WORLD HISTORY SECTION IINote: This exam uses the chronological designations B.C.E. (before the common era)and C.E. (common era). These labels correspond to B.C. (before Christ) and A.D. (annoDomini), which are used in some world history textbooks. Part A (Suggested writing time—40 minutes) Percent of Section II score—33 1/3 Directions:The following question is based on the accompanying Documents 1-9. (The documentshave been edited for the purpose of this exercise.) Write your answer on the linedpages of the Section II free-response booklet.This question is designed to test your ability to work with and understand historicaldocuments.Write an essay that:• Has a relevant thesis and supports that thesis with evidence from the documents.• Uses all of the documents.• Analyzes the documents by grouping them in as many appropriate ways as possible. Does not simply summarize the documents individually.• Takes into account the sources of the documents and analyzes the authors’ points of view.• Identifies and explains the need for at least one additional type of document.You may refer to relevant historical information not mentioned in the documents.1. Using the documents, analyze Japanese attitude toward education between the 19th and 20th century.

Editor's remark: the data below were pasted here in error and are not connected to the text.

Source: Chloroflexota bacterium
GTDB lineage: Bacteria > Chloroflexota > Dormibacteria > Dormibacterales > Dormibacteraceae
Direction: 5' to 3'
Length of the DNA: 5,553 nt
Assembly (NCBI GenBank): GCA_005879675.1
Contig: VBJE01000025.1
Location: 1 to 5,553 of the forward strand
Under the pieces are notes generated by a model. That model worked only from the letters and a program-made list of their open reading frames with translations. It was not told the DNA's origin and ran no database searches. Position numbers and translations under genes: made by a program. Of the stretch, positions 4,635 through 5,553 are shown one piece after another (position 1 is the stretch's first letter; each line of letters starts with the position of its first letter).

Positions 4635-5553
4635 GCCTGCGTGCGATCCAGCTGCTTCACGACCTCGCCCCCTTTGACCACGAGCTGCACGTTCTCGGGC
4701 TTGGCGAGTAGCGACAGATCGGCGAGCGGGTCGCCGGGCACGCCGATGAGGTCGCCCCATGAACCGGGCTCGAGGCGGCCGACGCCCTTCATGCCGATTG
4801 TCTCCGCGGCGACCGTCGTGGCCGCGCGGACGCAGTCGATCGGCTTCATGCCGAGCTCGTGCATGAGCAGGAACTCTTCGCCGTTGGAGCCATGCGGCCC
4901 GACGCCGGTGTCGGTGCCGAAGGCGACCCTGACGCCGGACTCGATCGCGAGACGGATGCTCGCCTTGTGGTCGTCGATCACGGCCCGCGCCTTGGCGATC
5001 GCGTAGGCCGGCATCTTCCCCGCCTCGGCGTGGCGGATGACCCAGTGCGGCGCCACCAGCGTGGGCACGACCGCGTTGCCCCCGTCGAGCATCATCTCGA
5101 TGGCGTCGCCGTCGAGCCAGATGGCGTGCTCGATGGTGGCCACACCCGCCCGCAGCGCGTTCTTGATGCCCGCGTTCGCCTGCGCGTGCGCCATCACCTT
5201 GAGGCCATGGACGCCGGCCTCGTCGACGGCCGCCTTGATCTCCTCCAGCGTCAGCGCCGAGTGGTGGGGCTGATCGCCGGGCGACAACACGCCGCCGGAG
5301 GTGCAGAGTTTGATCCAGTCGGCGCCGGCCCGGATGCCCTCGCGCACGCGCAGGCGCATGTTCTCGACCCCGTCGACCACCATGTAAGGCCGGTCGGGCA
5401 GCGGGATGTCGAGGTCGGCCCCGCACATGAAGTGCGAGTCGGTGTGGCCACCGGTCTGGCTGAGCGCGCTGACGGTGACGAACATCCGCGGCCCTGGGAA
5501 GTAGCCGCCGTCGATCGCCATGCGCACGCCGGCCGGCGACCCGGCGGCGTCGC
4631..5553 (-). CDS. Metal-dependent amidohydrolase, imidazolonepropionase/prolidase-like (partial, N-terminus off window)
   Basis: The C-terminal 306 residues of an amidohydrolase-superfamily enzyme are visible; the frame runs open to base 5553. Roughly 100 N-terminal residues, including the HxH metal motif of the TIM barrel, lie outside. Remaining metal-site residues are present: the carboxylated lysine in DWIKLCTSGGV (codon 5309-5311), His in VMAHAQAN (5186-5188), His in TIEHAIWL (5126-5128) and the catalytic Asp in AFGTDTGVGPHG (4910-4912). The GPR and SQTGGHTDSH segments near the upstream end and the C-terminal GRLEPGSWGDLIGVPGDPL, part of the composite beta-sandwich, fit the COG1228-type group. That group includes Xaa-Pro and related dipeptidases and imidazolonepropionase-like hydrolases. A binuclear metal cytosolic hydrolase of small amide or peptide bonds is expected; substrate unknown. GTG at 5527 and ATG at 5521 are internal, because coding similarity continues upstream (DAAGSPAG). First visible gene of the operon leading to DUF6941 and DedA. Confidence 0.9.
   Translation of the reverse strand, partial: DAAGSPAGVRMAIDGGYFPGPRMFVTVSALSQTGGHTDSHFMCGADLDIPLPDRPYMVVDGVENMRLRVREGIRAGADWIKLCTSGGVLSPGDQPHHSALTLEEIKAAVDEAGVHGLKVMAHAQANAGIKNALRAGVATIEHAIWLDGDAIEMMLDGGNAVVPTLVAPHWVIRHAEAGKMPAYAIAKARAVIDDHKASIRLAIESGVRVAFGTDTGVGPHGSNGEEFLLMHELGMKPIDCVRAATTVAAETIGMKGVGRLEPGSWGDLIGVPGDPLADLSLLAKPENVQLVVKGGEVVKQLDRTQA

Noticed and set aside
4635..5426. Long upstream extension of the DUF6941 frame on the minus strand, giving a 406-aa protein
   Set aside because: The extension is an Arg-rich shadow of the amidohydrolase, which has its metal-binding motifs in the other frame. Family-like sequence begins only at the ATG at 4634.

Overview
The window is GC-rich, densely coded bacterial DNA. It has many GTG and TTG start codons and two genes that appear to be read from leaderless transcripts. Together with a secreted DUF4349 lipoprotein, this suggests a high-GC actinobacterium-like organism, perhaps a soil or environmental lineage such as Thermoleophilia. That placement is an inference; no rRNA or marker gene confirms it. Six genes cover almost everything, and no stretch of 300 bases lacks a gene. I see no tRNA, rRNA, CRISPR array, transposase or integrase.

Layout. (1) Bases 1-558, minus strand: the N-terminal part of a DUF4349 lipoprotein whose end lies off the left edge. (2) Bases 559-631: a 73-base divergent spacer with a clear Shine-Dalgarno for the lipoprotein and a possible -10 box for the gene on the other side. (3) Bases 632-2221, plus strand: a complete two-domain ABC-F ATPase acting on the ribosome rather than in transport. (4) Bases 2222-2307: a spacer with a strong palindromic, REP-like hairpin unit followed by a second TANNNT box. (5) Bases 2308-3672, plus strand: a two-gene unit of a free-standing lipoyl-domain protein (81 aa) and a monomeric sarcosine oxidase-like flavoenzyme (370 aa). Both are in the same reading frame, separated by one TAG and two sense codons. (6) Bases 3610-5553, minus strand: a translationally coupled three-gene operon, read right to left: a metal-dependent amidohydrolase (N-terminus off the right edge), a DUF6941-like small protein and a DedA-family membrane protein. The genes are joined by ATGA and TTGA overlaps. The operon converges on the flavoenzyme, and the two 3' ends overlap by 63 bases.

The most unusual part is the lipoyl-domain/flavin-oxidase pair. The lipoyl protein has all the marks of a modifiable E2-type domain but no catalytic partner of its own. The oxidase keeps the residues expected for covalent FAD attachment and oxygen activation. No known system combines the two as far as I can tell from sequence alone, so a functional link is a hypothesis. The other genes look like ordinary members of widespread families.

Document #1Source: Bentley, Jerry H., and Herbert F. Ziegler. Traditions and encounters: A globalPerspective on the Past. 3rd ed. New York, NY: McGraw-Hill, 2006. Print. “Economic initiatives matched efforts at political reconstruction. Convincedthat powerful economy was the foundation of national strength, the Meiji governmentcreated a modern transportation, communications, and educational infrastructure,The establishment of telegraph, railroad, and steamship, lines tied local and andregional markets into a national economic network. the government also removedbarriers to commerce and trade by abolishing guild restrictions and internal tariffs.Aiming to improve literacy rates--40 percent of males and 15 for females in thenineteenth century--the government introduced a system of universal primary andsecondary education. Universities provided advanced instruction for the beststudents, especially in scientific and technical fields, This infrastructure supportedrapid industrialization and economic enterprises were privately owned, thegovernment controlled military industries and established pilot programs to stimulateindustrial development. During the 1880’s the government sold most of itsenterprises to private investors who had close ties to government officials. the resultswas a concentration of enormous economic power in the hands of a small group ofpeople, collectively known as zaibatsu, or financial cliques. By the early twentieth